“Love is patient, love is kind. It does not envy, it does not boast, it is not proud. It does not dishonour others, it is not self-seeking, it is not easily angered” (Corinthians 13:4-5). If you’ve ever been to a wedding (or watched the wedding episodes of How I Met Your Mother) you’ll have heard that wearied passage, a neat summary of love, idealised and perfected, the touchstone for romantic tragedies on stage and screen for centuries. Writer/director Jess G Campos and Pathos Theatre eschew such traditional notions of love in Lessons to Dissect a Heart, their miserable portrayal of a selfish woman’s journey to discovering little about herself, life or love.

Lessons… has a clunky frame: a ‘crazy doctor’ (Eva Munñoz) welcomes the audience to a lecture and periodically interrupts the main narrative to educate us on the process of a heart transplant. Munñoz rushes her dialogue, garbling each complex medical term, making it near impossible to follow and her presence seem trivial. The plot follows Eva (Angela Jimenez), an unpleasant woman who shows love to be impatient, cruel, self-seeking and easily angered. She jumps back and forth between relationships, running away when it’s right and clinging on when it’s wrong, basking so deeply in her own self-pity that she becomes wholly un-empathetic.

We meet three male love interests and Eva’s long-suffering, yet overtly mean-spirited best friend, portrayed by Alexandra Dionelis. For a self-proclaimed performance about love and relationships there are no believable connections between the characters; the lovers’ kisses are passionless, the embraces are awkward, and the best friends inexplicably tickle each other in lieu of a greeting. Dan Furlonger provides the lightest relief in the most likeable performance as Eva’s third boyfriend, Hugh; he actually has comic timing and is able to land a few one-liners.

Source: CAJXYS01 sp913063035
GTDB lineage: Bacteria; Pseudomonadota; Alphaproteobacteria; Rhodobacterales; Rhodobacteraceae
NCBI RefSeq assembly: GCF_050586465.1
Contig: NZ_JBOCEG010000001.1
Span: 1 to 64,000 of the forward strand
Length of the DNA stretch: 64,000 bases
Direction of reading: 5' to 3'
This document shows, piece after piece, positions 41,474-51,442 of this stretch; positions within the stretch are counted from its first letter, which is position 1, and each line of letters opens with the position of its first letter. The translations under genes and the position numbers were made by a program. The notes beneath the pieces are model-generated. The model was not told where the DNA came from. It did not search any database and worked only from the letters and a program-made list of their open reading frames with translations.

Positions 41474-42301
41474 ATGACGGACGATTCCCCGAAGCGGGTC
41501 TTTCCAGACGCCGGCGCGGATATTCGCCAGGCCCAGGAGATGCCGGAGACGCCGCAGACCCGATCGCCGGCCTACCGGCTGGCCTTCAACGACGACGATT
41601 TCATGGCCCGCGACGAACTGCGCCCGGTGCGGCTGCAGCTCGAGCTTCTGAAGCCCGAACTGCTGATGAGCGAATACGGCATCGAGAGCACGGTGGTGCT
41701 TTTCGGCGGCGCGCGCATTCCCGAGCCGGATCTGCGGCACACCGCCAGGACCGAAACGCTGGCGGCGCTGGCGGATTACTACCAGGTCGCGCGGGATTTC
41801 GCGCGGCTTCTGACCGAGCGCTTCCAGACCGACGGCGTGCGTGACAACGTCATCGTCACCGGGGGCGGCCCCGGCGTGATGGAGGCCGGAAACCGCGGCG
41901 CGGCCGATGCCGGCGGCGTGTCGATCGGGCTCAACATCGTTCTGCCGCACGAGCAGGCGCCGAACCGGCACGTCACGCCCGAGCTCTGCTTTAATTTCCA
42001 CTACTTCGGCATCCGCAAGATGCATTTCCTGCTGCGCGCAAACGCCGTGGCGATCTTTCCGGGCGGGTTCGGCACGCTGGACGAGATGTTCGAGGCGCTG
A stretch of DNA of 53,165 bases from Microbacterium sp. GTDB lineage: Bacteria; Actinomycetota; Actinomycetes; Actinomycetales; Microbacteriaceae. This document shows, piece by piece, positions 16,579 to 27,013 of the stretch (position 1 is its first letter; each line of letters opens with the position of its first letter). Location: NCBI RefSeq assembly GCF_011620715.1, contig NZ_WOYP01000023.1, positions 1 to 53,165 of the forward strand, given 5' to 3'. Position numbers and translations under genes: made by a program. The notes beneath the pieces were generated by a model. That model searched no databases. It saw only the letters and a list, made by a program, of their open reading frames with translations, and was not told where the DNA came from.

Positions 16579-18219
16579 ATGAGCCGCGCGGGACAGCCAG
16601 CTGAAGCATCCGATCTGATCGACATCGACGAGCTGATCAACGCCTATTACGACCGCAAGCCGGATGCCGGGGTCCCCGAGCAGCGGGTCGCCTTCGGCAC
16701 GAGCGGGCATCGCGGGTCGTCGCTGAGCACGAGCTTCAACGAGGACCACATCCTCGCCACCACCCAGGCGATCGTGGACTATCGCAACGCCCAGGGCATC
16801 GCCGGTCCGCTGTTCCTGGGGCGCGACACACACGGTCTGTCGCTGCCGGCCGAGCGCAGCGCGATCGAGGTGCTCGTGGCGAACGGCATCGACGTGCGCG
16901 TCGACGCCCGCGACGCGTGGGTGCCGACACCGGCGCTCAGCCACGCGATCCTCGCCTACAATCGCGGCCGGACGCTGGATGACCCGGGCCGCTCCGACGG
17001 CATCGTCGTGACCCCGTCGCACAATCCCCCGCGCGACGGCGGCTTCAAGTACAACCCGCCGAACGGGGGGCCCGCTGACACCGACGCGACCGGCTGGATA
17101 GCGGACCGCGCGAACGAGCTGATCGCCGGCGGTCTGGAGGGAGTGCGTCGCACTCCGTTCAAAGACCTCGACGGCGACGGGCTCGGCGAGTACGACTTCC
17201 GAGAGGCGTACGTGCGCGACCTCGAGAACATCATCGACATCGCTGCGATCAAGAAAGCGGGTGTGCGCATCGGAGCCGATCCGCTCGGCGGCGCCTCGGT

To be blunt, the writing is lazy; Campos’s scenes are so short that characters are constantly telling us how they feel or what is happening; nothing is ever shown or given the time to unfold and reveal itself. The play covers roughly a ten year period, that is only an estimate based on throwaway references to years passing, but there isn’t any significant growth or character development. Overall the performance style is difficult; as well as the pseudo-educational medical interruptions there are outbursts of song from Fiorella Casarino and Javier Estevez (he plays the ukulele, I think that says enough). There is also the baffling use of mimed props alongside real items, which simply looks messy.

Lessons to Dissect a Heart claims to be a “manual about love from a scientific and biological point of view” yet it doesn’t delve deeper than attraction, fear of loneliness and a penchant for personal melodramas with a ropey scholarly frame. The piece lacks the punch and clarity necessary to critique the traditional tropes of love stories, struggling under the weight of its own ambition.

Lessons to Dissect a Heart is playing at The Bread & Roses Theatre until 25 April. For tickets and more information, see The Bread & Roses Theatre website.